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Avoiding ‘hindsight bias’ and other investing pitfalls

Gina Macdonald finished a degree in psychology before pursuing a career as a fee-only financial adviser and portfolio manager. That social-sciences background has proved useful: Ms. Macdonald often finds herself helping clients manage their emotions as much as their portfolio holdings.

Among the "cognitive errors" she encounters are overconfidence and hindsight bias, which can make an investor believe that a past event was more predictable than it actually was. Another is regret avoidance – where investors refuse to admit to themselves that they've made a poor investment choice so they don't have to deal with the unsettling emotions that the decision brings up.

All can affect an investor's success.

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"When I first started in this field, a lot of people thought psychology had nothing to do with financial planning," says Ms. Macdonald, who is a principal at Vancouver's Macdonald Shymko and Co. Ltd. "Now people have become more evolved and know that money has a lot of psychology to it.

"It's like religion or sex: Money is a hot button," adds Ms. Macdonald. "Money is a big thing in a relationship. Nobody's spending habits or savings philosophies are necessarily perfectly aligned."

That may be true for couples, but when it comes to an adviser-client relationship, the two parties' investing philosophies need to be in sync, Ms. Macdonald says.

Her firm's approach is not for those who like to speculate on the direction or timing of the market.

"We're asset class investors, not stock pickers," say Ms. Macdonald, a mother of four who's been in the industry for 20 years. "No one has a crystal ball, despite the fact that many people try to convince you that they do. ... If you're looking at things like sector rotation, that's stock picking or active management or crystal-ball gazing, and we don't do that.

"You have to make two good decisions: You have to know when to go in and – the harder question – when to get out," she adds. "You have to have two perfect decisions, and you may do that once or twice, but on an ongoing, consistent basis over a long time period, you're not doing it – otherwise you're just throwing darts at a board, statistically."

Macdonald Shymko describes asset allocation as a systematic and structured approach to creating an appropriate investment mix. That mix is based on a client's goals and risk tolerance, not on market timing.

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"We're trying to diversify to optimize investments and reduce risk," Ms. Macdonald says. "We look at risk profile and retirement-income needs to come up with an appropriate asset allocation between fixed income, equities and real estate investments. Then we primarily use ETFs [exchange-traded funds] and alternative investments, such as mortgage investments and flow-through investments, to meet those goals."

Although ETFs have become an increasingly popular vehicle, Macdonald Shymko has been recommending them since the 1990s. Ms. Macdonald favours them because they have lower management expense ratios (MERs) and because they allow for diversification by capturing the breadth of the market.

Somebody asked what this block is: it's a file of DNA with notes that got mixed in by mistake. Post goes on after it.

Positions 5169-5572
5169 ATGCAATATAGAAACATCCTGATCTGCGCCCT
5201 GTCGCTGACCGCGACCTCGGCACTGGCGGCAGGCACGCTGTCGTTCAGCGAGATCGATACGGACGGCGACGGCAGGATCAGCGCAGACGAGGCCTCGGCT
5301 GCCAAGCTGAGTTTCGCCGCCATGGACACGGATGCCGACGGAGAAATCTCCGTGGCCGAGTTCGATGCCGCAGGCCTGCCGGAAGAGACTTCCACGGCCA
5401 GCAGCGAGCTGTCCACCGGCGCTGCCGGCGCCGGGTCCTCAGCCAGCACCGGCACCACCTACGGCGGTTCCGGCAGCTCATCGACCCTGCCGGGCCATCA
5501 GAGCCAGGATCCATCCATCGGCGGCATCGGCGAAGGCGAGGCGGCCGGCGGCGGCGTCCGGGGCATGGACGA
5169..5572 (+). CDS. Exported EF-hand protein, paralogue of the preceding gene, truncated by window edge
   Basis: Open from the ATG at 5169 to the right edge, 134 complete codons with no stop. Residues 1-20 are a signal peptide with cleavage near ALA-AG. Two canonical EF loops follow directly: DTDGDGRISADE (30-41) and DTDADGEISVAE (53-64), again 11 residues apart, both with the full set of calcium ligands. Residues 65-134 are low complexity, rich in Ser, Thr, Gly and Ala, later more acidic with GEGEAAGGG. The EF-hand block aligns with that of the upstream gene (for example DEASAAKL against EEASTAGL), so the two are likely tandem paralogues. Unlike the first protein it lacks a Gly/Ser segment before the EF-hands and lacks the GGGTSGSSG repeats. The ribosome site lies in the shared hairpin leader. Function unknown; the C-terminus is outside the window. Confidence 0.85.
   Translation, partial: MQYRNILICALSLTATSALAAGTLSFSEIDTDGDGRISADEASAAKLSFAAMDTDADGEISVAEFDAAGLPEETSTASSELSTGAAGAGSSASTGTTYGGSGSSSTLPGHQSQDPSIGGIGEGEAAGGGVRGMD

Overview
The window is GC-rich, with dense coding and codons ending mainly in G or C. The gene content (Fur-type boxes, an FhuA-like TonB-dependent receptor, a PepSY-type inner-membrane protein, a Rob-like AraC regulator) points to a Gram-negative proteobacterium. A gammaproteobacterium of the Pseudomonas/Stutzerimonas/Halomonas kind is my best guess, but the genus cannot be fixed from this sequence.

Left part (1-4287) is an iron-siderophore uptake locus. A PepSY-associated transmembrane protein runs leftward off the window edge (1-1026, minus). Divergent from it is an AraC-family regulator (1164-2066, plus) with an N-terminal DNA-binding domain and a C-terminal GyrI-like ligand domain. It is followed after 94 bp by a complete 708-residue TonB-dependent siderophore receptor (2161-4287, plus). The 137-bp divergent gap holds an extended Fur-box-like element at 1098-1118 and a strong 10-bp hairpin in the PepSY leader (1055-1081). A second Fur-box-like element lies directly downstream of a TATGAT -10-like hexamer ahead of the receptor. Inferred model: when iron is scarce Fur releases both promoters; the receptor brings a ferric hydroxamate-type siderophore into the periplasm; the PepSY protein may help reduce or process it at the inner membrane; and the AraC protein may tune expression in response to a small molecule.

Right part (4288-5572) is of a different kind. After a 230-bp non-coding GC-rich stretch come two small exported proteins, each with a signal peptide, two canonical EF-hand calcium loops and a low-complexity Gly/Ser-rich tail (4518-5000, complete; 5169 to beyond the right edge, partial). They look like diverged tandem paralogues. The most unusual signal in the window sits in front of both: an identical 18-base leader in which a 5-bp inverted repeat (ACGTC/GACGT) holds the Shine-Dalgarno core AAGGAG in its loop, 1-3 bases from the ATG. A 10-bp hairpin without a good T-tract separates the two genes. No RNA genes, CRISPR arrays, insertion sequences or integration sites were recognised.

ETFs typically incur fewer administrative costs than actively managed portfolios. They offer tax efficiency as well: Fewer trades mean fewer taxable distributions.

Ms. Macdonald notes that even with their advantages, careful selection of ETFs is crucial.

"People have caught on the buzzword of ETFs and they want them, but they seem to be focused on the fee and not necessarily the investment or what they represent," she says. "All of the fund companies are coming out with ETF-type portfolios, or active ETFs; it's just a mishmash out there.

"So you still have to drill down and investigate what you're buying. Just because it says ETF at the end of it doesn't mean it's the best investment for you."

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Geographical diversification is another important element of Ms. Macdonald's investing style.

"A lot of people just focus on Canadian investments," she says. "Canada is only 3 per cent of the global market, yet a lot of people have a home bias of just investing in Canada; it's comfortable. But you need to look at the global economy to help diversify yourself. If our dollar dropped 20 per cent in the last year, well, if you held U.S. securities in your portfolio, that would have been a 20-per-cent lift right there."

Ms. Macdonald makes it clear, too, that her approach to money management is not limited to investments.

"Sometimes, when people first come in, they just want answers about their investments, but you need to look at your big picture first," she says. "You need to step back and have the reflection process about what your short-term and long-term goals are."

She looks at "how your assets and liabilities are structured between spouses and for tax efficiency; we look at isolating a savings capacity and productively applying it [savings] toward a goal. There may be insurance needs; maybe people are overinsured.

"Investments are a tool to reach your goals," she adds. "My clients recognize that investments are part or your financial plan but are not your only financial plan."

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